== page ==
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Network TV has nowhere to go but into fantasy

Coming soon on ABC (well, this fall) is the new show Agent Carter. The series will be about the many and varied adventures of one Peggy Carter, the girlfriend of Captain America, during her life after the Captain was frozen at the end of the first Captain America film. Or so I gather.

Hands up those who are totally looking forward to that. Okay, those with your hands up are young and fans of Marvel comics, I see.

It's a special time of the TV season. The Upfronts, where the networks and others in the U.S. TV racket present their wares to advertisers, are under way. Patterns emerge. Cancellations, renewals and new series are announced.

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One pattern is the new reliance by the networks on sci-fi, fantasy and superhero shows.

Snookered by cable in the quality drama and sharp comedy areas, networks are heading the way of Hollywood movie studios. They take a familiar figure from comic books or fairy tales and spin weekly series from the material. Thus ABC, the first to make clear its new roster, is renewing Marvel's Agents of S.H.I.E.L.D (season finale tonight ABC, CTV, 8 pm.), Once Upon a Time and adding this Agent Carter thing. These are not cheap shows to make but they are variations on existing franchises, not unknown quantities.

There are some notable absences from the ABC schedule. The comedies The Neighbors, Suburgatory and Trophy Wife (finale tonight, ABC, CTV 9:30 p.m.) are cancelled. None was an outright failure. In fact, all were clever, whimsically satiric shows. The Neighbors began as an exercise in silliness. A couple with two kids move into a New Jersey estate and find that all the neighbours are aliens stranded on a mission to do something or other on Earth. The couple (nicely played by Jami Gertz and Lenny Venito) have to explain U.S. culture to aliens and in doing so, manage to mock a good deal of it.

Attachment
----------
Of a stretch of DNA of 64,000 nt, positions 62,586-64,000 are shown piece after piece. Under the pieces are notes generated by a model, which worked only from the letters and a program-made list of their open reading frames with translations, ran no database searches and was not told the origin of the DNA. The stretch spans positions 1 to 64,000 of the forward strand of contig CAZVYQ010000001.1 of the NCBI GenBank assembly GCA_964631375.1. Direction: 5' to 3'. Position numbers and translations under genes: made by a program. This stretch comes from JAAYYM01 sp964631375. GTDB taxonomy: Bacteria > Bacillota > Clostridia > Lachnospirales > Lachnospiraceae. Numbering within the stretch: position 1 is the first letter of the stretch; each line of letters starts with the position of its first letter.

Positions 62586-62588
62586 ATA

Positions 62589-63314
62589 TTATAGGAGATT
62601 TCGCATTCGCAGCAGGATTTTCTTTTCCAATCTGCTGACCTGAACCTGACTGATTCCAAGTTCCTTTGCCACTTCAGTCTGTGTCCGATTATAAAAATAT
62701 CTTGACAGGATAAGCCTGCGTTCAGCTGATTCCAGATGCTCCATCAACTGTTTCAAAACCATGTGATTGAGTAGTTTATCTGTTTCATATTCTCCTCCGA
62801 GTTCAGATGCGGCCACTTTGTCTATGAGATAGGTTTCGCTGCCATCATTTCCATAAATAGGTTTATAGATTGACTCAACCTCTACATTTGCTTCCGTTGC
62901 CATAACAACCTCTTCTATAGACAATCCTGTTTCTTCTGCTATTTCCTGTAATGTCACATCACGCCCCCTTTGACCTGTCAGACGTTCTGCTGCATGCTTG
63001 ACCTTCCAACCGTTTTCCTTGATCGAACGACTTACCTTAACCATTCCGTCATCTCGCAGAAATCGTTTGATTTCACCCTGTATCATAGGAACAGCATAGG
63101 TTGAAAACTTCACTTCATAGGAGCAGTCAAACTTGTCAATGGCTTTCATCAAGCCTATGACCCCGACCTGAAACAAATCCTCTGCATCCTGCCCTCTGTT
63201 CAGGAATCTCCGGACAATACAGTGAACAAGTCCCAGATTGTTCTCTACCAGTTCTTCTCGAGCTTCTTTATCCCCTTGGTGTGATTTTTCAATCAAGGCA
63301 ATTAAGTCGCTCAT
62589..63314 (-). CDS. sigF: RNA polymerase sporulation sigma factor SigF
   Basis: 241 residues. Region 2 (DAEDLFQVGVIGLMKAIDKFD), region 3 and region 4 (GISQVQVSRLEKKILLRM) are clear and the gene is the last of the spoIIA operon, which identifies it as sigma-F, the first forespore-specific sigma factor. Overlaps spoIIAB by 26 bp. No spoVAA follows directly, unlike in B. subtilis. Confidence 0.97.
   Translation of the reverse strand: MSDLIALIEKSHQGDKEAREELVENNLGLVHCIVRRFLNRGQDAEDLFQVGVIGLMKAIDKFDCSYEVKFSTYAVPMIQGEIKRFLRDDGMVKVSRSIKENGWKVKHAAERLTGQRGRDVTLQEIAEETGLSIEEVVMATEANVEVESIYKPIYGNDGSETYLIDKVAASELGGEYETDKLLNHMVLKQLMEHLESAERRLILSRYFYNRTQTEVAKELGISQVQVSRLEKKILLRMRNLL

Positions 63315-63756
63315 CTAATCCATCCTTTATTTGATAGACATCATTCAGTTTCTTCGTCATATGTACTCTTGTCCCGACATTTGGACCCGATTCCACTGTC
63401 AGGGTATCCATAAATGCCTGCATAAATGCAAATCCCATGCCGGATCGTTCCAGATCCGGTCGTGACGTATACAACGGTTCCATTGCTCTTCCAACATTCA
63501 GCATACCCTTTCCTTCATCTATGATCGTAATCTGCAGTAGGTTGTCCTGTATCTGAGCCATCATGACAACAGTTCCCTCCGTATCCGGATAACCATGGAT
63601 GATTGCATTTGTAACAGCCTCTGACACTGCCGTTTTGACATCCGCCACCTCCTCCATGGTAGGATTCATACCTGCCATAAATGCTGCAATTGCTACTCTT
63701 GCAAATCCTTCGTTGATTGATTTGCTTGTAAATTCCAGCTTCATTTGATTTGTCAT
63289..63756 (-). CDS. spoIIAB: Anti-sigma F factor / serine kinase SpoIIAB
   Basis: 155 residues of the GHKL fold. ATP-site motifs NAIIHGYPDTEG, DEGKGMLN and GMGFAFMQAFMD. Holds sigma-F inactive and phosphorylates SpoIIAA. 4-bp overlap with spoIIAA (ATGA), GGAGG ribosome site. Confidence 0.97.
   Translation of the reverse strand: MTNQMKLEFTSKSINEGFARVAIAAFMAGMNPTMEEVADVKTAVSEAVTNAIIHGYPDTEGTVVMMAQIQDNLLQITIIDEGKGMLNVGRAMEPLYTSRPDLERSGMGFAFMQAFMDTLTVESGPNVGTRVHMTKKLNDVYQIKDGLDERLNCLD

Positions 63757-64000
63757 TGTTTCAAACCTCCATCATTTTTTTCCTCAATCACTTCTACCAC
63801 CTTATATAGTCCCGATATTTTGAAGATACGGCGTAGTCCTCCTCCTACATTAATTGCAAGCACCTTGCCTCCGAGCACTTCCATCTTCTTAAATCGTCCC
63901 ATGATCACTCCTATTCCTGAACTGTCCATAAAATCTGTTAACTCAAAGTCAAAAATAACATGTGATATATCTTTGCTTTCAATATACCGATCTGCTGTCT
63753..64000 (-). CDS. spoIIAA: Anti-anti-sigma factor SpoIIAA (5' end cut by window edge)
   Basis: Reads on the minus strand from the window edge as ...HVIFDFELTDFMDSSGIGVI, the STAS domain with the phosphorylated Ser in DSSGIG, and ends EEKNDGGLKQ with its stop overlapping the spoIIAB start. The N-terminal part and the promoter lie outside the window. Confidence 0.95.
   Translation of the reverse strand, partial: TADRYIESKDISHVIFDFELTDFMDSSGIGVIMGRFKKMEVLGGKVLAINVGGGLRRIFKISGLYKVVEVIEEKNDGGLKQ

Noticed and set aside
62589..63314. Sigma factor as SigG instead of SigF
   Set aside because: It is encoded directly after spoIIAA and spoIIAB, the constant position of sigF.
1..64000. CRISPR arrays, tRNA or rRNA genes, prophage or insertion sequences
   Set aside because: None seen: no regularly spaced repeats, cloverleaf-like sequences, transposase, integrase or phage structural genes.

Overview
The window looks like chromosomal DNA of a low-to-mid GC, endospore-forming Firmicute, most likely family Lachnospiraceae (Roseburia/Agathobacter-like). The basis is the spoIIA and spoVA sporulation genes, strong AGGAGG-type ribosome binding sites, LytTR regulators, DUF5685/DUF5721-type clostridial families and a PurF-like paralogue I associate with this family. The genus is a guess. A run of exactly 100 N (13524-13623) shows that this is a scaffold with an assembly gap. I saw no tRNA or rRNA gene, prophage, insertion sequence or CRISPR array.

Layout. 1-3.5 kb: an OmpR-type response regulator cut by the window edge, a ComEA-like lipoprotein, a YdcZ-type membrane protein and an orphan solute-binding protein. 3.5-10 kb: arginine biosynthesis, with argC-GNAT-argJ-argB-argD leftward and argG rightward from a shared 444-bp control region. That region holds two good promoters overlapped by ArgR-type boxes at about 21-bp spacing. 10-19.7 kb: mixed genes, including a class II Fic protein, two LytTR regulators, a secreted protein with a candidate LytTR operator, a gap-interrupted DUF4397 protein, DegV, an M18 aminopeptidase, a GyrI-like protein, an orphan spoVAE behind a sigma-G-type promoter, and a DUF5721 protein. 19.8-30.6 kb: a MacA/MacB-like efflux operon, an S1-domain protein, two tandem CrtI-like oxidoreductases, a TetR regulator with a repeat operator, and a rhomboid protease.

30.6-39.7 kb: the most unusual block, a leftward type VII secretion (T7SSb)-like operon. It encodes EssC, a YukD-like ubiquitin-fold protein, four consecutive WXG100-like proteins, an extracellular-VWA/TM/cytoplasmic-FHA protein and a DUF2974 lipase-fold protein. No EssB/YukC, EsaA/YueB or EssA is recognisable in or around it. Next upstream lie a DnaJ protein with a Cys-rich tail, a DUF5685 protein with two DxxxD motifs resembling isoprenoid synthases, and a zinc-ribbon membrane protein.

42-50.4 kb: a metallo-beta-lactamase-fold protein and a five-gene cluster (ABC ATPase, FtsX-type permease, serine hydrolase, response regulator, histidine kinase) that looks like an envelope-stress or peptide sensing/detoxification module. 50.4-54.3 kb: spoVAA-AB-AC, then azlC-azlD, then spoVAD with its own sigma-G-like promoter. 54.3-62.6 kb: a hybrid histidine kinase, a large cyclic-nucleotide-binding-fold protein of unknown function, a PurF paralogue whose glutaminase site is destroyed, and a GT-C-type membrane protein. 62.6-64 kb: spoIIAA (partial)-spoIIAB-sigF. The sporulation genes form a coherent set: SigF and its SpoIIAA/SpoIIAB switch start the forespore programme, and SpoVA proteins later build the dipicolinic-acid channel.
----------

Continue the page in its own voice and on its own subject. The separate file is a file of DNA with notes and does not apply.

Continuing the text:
Trophy Wife was good-natured and sophisticated, a family comedy about a young woman, a "reformed party girl" marrying a guy with judgmental children and manipulative ex-wives. It often drifted into deftly razor-sharp jabs at contemporary middle-class mores. The same can be said of Suburgatory. It seems there's only room on ABC for one strong comedy in that genre, Modern Family, which keeps going and going until it will be running on fumes.

It's increasingly hard for a new series to click with viewers. There's so much competition and the trend is, clearly, toward bankable concepts derived from existing characters and narratives found in comic books or well-known fantasy tales. Meanwhile, also at ABC, the network drearily renews The Bachelor, Shark Tank and America's Funniest Home Videos.

Over at NBC, Community is cancelled after five seasons and all those attempts to have it transcend cult status. (The studio behind it, Sony TV, is believed to be shopping the series to Hulu, Amazon and Netflix.) And after a strong start two seasons ago, the post-apocalyptic drama Revolution is gone. Not much surprise there – it was a good premise but one-note from the start. Interestingly, though, a likely replacement is the series Constantine, based on characters from the DC Comics' Hellblazer graphic novels.

Fox is betting heavily on another superhero show – Gotham, which is in essence a Batman prequel story. It promises "origin-story versions of the Riddler, the Penguin and Catwoman."

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So there's your trend – the familiar with established heroes and villains, the fantasy stories with equally familiar figures. Put in a corner, network TV reaches for superheroes to save the day. The trailer for Agent Carter is cute, especially when our heroine beats up a trio of beefy guys. But there's not much dialogue unfolding. It's more "Kapow!" "Bam!" and "Zap!" And that's the future of a good chunk of network TV. You've been warned.

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About the Author
Television critic

John Doyle is The Globe and Mail's television critic. His column appears in the Review section Monday to Thursday and on Saturday. He has been the paper's critic since 2000. More

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